Along the way, I’ve also been examining my imaginal nature, my spiritual nature—Jung, Henry Corbin, and my own impressions and experiences of me-in-the-imaginal. I remember reading Carlos Castaneda’s books and his descriptions of the “second attention,” or even of the “assemblage point,” and his persona’s realization that he had been experiencing an alternative version of his life—a life simultaneous and in parallel in many ways. I was struck by how I’d had similar impressions on and off over the years, but more so—or more clearly or better glimpsed consciously—as my practice deepened and matured. I eventually wound up comparing these “attentions” to Whitley Strieber’s descriptions of memories of events that otherwise didn’t supposedly exist in “reality” but had nonetheless real consequences in his life.
And these kinds of experiences have further come to the fore after I’ve read Paul Weston’s Avalonian Aeon, where he had come to a similar conclusion I had—though he’s well ahead of me here—and he’s just released his new book Atargatis in which he dives more into this subject even as he linked his access to these ideas to José Argüelles’s writings. And I can’t but help consider all that in further relief to Corbin’s ideas about humanity and our “angels,” let alone Jung and our lives on the shore of the vast Depths of the Unconscious. And I have also all too often dreamt or glimpsed or briefly dived into “attentions” where the magic I am doing consciously has parallel processes or practices going on unconsciously. I have noticed how some books or even ideas seem to have extra-dimensional bigger books just beyond the physical codex and its physically inked words on the page: books like The Book of St. Cyprian, my own attempt at my book, various grimoires (and their spirits), and—as I came to see—Jinn Sorcery.
Downloads & Hyperdense Stuff
I’ve had several dreams where it’s as if I come across some kind of hyperdimensional and hyperdense information. Sometimes, this happens through or after/in parallel with spirit contact. Sometimes, it’s as if magic I’ve done has all this extra stuff extending out in imaginary directions beyond just sigils, seals, or the words I said. For example, from some (edited) dream journaling:
Dreaming about [a specific being] unpacking dimensions into and around me—the symbols, shapes, words unfolding into hyper-structures that I’m noticing—drama plus shape and possibilities—polysemy [i.e., multiple simultaneous meanings]
…The dimensional unfolding is happening here, too, and I am unfolding in ways—Old books or ideas of books, junk, shitty apparatuses I designed to try to keep things together and working at home that are leaking and falling apart, and Dad tries to help fix one up, I get pinched, and I can access the inside of it with wireless tech now—crowded scenes of crap that orbit me, like an accretion disc, a cloak, a tumor of crap, and more, but it’s unfolding, I’m multidimensional, and I am trying to get out of it all.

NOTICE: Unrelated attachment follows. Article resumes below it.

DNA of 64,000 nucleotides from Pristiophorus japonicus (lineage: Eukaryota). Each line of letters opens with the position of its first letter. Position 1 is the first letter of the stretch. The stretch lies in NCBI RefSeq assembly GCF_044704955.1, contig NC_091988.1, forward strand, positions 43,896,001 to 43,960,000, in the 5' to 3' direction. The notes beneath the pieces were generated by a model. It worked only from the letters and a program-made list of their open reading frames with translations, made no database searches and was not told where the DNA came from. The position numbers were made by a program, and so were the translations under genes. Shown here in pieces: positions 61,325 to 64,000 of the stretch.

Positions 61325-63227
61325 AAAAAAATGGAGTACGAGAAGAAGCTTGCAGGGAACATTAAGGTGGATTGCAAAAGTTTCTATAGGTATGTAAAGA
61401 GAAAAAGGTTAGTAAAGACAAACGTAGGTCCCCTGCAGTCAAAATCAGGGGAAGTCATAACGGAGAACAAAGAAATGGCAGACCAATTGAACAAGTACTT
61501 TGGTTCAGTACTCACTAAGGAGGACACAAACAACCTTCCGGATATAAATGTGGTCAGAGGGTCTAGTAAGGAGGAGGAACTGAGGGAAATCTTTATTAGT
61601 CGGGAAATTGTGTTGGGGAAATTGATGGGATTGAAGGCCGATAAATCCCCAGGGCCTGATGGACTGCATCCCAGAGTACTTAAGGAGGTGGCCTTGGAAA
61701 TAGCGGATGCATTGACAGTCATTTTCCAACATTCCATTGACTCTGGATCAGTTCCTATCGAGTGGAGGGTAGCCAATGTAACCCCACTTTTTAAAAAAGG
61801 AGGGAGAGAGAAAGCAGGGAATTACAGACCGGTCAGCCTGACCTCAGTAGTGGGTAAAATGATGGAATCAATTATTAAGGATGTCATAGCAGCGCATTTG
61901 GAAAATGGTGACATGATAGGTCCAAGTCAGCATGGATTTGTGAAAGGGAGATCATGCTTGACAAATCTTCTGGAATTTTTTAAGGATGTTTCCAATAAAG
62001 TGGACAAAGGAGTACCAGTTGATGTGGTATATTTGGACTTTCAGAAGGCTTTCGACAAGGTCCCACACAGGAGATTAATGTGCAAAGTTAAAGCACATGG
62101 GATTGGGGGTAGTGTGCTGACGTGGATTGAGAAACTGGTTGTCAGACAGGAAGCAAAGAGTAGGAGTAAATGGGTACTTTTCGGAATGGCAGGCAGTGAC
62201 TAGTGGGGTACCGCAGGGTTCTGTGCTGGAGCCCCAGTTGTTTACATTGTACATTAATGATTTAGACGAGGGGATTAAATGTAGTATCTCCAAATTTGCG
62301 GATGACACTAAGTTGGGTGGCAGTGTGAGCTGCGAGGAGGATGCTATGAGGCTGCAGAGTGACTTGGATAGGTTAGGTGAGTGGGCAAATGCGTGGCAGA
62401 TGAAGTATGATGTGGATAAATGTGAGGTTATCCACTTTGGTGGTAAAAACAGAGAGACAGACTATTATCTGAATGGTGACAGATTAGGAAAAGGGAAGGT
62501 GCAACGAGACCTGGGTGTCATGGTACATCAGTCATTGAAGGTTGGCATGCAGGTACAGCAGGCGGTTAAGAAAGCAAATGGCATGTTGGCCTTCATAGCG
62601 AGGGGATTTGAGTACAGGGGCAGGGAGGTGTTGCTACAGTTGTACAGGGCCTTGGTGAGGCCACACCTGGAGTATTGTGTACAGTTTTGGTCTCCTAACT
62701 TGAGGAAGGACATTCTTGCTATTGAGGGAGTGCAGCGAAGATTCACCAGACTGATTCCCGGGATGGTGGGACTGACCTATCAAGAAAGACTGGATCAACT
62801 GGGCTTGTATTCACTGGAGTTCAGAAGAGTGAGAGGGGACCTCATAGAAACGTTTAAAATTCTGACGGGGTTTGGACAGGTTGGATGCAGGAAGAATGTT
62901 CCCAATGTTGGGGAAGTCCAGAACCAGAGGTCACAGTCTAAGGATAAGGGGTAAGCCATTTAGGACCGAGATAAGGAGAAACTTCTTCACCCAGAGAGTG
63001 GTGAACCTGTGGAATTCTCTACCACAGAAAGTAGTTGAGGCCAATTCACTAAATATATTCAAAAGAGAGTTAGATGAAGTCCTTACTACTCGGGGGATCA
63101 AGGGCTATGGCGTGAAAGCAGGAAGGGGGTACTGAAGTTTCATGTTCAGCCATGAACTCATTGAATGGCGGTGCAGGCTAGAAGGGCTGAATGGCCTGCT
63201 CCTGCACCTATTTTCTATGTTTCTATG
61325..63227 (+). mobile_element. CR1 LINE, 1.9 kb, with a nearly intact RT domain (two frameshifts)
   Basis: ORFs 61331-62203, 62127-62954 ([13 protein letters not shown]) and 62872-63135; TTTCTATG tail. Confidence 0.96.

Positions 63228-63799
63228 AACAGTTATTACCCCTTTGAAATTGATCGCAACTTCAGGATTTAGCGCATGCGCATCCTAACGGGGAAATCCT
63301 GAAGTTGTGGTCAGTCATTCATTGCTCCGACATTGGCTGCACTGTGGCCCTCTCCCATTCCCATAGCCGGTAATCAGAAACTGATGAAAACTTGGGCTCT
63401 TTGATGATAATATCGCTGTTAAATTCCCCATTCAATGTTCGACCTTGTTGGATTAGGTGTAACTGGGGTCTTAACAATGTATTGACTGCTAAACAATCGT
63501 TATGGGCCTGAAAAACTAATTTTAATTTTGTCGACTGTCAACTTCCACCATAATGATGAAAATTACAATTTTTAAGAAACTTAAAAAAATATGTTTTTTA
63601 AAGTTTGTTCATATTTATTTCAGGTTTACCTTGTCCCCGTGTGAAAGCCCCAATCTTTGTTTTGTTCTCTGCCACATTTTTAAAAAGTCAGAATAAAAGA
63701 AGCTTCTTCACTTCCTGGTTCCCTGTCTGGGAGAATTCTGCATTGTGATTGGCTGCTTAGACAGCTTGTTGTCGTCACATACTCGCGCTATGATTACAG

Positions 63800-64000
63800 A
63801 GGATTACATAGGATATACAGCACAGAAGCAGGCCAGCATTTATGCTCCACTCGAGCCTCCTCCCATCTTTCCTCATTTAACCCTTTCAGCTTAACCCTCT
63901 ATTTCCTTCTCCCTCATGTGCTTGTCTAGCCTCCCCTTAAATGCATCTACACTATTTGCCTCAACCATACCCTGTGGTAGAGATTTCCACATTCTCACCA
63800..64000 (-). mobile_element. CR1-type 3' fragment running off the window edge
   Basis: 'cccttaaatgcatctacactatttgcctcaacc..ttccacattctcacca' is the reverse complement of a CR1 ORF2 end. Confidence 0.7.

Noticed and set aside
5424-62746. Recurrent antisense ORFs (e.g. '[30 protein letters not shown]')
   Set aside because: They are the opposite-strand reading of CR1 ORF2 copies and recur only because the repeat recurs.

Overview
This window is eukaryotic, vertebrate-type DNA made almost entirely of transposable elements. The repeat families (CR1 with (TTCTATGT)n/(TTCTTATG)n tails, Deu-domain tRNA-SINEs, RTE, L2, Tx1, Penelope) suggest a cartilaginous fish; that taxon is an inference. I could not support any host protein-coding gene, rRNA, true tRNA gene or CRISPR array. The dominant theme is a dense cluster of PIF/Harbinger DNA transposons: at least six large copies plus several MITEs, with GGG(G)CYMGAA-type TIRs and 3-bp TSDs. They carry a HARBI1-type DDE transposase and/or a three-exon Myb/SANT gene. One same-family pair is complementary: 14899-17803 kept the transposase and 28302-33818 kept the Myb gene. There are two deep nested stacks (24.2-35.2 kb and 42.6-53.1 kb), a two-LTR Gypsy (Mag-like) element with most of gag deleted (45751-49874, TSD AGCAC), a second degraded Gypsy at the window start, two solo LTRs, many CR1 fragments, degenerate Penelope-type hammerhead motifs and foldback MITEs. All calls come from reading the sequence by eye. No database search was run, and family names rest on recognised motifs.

Eating code and paragraphs—contracting diseased writing—
I find that it’s interesting to think about some of these concepts from a multi-dimensional perspective, even if I’m not sure that’s necessarily the most accurate way to do so. Gordon White has analogized spirit contact events as not unlike what Flatland describes of the third-dimension meeting the second-dimension. Weston comes at this topic via his reading of Argüelles’ Surfers of the Zuvuya and the idea of “conscious union with [your] dimensional double.” Argüelles terms this other self the “4D” self—his “4D” self viewed him as his
third dimensional property. But I’m only as good as you are clear. The more clear you can get about your intentions on this planet, the more light I can pour into you; the more light I can pour into you, the easier you make my job.
And this idea made a lot of sense to Weston, and it made a lot of sense to me. I have been moving in such worlds my entire life, and I have seen myself moving in these other “attentions.” And in doing so, I have been moving amongst angels, saints, gods, demons, daimons, the dead, fae, and more. From another perspective, that “4D” me—who has, when I’ve been able to align with her fleetingly—has always seemed composed, confident, self-possessed, and, as weird as it might sound, full. And along the way, I have been a “3D” slice of her “4D” wholeness. And at different times and different points, different “slices” of her “4D” self move through me. I have been fae, angel, and more—and all those real things move through me here at times.